Now, let’s take a look at the on-chain trajectory of centralized exchanges and assess its impact on recent gains. This is not only in the context of increasing regulatory pressures in the East, but also considering other factors affecting Western exchanges. .
Historically, exchanges operating in China have been the main targets of regulators. This time is no exception. On November 2, it was reported that Huobi’s chief operating officer was arrested by the Chinese authorities, but Huobi denied these reports. In the few days after the report, Huobi experienced a large-scale divestment event due to increasing concerns from users. This resulted in 60,000 Bitcoins being withdrawn, and a loss equivalent to 1 billion USD in deposits.
Interestingly, Huobi is not the only exchange that has reduced Bitcoin deposits. In the course of 2020, even if we remove Huobi from the list, the proportion of the total supply of bitcoin held by major exchanges has decreased cumulatively. We noticed that the total amount of Bitcoin held by the major exchanges we support (Bitfinex, BitMEX, Binance, Bitstamp, Bittrex, Gemini, Kraken, and Poloniex) are all decreasing.
Although China’s crackdown on the Bitcoin business has undoubtedly affected Huobi, there may be other factors that have reduced the assets under custody of Western exchanges.
Stable coins may be one of the reasons for this decrease. As a background, the total market value of stablecoins has tripled year-to-date, from USD 5.8 billion in January to USD 17.8 billion as of November. Since one of the greatest benefits of all deposits in a centralized transaction is the deposit of legal currency, stable coins may compete for some of the utility. We discussed some issues in the “Rise of Stablecoins” report, which provides an in-depth review of the driving forces of stablecoin growth.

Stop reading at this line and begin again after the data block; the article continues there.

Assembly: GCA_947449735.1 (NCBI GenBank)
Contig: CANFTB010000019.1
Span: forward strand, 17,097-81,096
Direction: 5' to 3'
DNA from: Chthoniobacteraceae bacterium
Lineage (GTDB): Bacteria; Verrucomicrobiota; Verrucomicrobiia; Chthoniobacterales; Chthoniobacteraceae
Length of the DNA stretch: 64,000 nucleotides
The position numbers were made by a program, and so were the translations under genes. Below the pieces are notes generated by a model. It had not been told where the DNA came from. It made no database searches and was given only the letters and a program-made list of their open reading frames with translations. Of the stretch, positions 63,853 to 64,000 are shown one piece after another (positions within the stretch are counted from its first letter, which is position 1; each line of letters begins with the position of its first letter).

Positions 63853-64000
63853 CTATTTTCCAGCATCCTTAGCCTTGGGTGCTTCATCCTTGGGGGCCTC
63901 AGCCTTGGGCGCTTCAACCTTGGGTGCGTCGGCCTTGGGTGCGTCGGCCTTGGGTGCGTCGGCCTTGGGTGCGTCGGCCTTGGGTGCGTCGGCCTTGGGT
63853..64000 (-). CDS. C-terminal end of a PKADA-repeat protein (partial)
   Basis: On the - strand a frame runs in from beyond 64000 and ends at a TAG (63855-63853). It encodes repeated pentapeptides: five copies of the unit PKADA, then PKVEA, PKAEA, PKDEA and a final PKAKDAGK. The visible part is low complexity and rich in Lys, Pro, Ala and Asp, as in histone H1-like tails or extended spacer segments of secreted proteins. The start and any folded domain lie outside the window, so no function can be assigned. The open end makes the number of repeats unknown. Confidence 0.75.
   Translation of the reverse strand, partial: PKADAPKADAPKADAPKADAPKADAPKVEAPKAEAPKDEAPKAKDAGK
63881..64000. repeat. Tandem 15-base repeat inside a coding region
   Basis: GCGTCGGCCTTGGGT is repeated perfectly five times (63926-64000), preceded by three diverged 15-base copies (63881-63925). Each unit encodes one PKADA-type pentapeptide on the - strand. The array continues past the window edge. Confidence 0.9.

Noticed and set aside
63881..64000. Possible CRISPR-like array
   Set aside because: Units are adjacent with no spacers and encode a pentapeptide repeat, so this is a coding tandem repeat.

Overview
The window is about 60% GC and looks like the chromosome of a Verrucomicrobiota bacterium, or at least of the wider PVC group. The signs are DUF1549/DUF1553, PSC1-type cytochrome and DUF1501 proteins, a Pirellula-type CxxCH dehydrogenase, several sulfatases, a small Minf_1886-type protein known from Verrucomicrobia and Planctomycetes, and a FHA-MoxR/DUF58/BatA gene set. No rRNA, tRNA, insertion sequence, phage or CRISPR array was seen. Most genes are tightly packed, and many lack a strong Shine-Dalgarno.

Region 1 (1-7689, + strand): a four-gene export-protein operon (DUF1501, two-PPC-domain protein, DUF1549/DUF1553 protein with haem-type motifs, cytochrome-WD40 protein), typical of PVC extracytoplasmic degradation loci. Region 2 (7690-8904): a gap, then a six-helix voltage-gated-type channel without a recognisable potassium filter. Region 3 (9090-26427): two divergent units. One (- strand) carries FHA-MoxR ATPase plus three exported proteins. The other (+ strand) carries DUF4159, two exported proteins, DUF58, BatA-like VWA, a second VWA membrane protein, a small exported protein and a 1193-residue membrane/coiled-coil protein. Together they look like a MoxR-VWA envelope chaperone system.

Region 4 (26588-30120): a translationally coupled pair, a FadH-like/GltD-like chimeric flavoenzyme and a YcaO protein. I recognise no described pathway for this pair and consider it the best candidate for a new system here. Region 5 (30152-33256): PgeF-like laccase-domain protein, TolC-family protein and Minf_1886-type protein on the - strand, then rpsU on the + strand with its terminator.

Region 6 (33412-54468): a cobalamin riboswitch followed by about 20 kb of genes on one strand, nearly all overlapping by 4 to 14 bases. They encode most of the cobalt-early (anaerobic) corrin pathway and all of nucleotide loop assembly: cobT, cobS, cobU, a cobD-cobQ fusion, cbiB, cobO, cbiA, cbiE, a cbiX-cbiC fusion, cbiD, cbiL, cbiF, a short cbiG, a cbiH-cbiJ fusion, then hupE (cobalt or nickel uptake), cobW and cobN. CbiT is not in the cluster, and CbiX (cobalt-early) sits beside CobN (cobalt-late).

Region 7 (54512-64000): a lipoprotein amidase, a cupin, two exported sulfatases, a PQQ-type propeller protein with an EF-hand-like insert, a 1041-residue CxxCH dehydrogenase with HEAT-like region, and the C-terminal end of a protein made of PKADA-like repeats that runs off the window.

Another contributing factor may be the rise of Bitcoin anchor coins. Although stablecoins may provide the equivalent of an exchange’s fiat currency, Bitcoin’s anchor currency may compete for other exchange services, such as lending.
Like stablecoins, Wrapped BTC and REN BTC operate on the basis of user deposits of basic assets. Once the asset is deposited, a receipt is issued on the Ethereum smart contract, and the asset can then be used in decentralized finance (DeFi) applications such as decentralized exchanges and lending pools.
The trade-offs between using centralized exchanges and pegged coins are similar. In both cases, the depository no longer has custody of the underlying assets. Although the efficiency of decentralized exchanges on Ethereum is much lower than that of centralized order book exchanges, the former can obtain a large amount of newly issued assets. In addition, holders of the Bitcoin anchor currency can use it as collateral for loans and obtain the “yield” of the Bitcoin held. Therefore, the additional utility of anchor currency assets is likely to lead to a decrease in Bitcoin held by major exchanges.
Differences from 2017
Although the issuance of stablecoins and WBTC may have affected the overall AuC (Assets Under Custody) of centralized exchanges, these are still emerging trends. In order to understand why the exchange AuC (Assets Under Custody) did not follow the rapid rise in prices, let us return to the 2017 bull market.
Relatively speaking, the on-chain trajectory of the bull market in 2017 is completely different from what we see today. That year, the bitcoin held by the exchange almost doubled, and bitcoin rose to $20,000 for the first time.
All in all, our analysis of miner behavior and Huobi’s custody data show that there is no evidence that this rebound is mainly driven by China’s regulatory suppression. The downtrend of AuC (Assets Under Custody) on the exchange may indicate that this rebound is driven by institutions. Taking into account the use of over-the-counter trading channels, the increase in institutional participation will lead to positive price action. Although the trajectory on the chain is limited, this is exactly what we may happen in this bull market.